Social media can really kill a good day’s mood.

You know how it goes.

It’s a rare, quiet morning. The baby’s still asleep.

You open up your News Feed to explore the day’s more useless bits of information and – let’s just admit it – feel some connection to the adult world.

Dealing with Fertile Myrtle (When You're Infertile), featured on the Southern Momdays blog

Silly cat video? Laugh emoji.

Sweet volunteer opportunity? Loved.

New job for your old work buddy? Liked.

And then, there it is. Like a virtual stop sign. Already with 150+ likes, posted 38 minutes ago.

It’s an ultrasound image. Surprise! An acquaintance who’s been pregnant for the majority of the last five years announces she’s pregnant – again – and of course, uses Scripture about children being a gift from God to the faithful and how many kids signal a highly-favored family and how #blessed she is and blah, blah, blah

Time stops for a minute.

Am I jealous?



What is this feeling?!


Situations like these often leave those of us struggling with infertility wondering: Why does God so richly bestow such gifts and blessings on those people, yet (we think He) skips almost entirely over the rest of us?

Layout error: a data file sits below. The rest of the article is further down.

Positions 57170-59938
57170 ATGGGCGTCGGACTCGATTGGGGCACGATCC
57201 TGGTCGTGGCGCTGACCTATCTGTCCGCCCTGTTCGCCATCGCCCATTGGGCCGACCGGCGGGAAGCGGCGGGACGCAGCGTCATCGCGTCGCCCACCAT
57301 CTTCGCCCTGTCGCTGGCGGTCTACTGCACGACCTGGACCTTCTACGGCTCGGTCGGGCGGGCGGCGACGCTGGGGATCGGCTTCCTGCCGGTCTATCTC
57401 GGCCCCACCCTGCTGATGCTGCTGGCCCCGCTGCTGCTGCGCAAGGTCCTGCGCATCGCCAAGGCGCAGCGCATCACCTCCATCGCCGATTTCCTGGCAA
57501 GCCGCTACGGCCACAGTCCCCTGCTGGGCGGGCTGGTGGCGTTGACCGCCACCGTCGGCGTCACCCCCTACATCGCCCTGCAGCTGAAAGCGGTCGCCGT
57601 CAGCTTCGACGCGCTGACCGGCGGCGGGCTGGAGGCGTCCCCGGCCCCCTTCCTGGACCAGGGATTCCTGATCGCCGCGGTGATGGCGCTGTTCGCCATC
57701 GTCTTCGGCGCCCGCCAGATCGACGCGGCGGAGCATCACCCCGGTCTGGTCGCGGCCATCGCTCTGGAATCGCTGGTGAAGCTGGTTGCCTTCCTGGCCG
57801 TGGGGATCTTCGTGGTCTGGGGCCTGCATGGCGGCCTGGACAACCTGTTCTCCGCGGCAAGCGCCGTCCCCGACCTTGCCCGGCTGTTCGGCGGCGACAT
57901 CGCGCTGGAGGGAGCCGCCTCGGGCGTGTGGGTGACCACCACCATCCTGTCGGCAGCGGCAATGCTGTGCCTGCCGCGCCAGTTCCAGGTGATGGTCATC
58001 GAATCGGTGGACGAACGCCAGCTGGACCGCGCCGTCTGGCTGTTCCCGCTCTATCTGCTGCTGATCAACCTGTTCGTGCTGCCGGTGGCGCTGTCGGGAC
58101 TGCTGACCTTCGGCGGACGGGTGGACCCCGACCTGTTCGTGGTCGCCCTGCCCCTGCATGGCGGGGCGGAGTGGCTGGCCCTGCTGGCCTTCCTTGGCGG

And why don’t these people understand that using Scripture like that can hurt more than it testifies?

They’re tough questions to wrestle with.

It was nothing short of a miracle that my husband and I got pregnant the first time.

We tried for what felt like forever. If I’m honest, I’m dreading ever going through all of that again. Would I want another baby right now if I thought it’d be easy and not involve months or even years of disappointment, though? Absolutely.



When you’re struggling with infertility, it’s hard not to feel frustrated when you hear of other women just deciding to have a baby and getting pregnant almost immediately.

It’s hard to seem happy for them when really, you’re over here internally screaming, possibly thinking, “Can I just say a blanket ‘Congrats’ and never, ever have to hear about how you just think about being pregnant and you’re there again? Because I seriously just said ‘congrats’ like a few months ago when you gave birth the latest time, and this seems excessive.”

It’s really hard when those women do tongue-in-cheek posts about how hard it is to be a self-professed “Fertile Myrtle.”

Because then, they inevitably have to answer tasteless questions in the thread like, “You do know what causes pregnancy, right?!” with equally tasteless responses like, “Yes, and clearly we’re really good at it!

Here’s a PSA: Being “good” at “it” doesn’t always equate babies, and it’s not really funny or cute to answer tasteless questions with equally tasteless responses. Right? Right.



It’s hard not to get irritated when you know anything you say about motherhood around moms of many kids usually isn’t validated; in fact, it’s often trivialized.

Because you’re somehow “less” of a mother based on the number of kids you have in contrast, nothing you say matters.

“Oh honey. You don’t know anything until you have [INSERT NUMBER OF KIDS YOU DON’T HAVE] kids…” (Thanks for the reminder, lady.)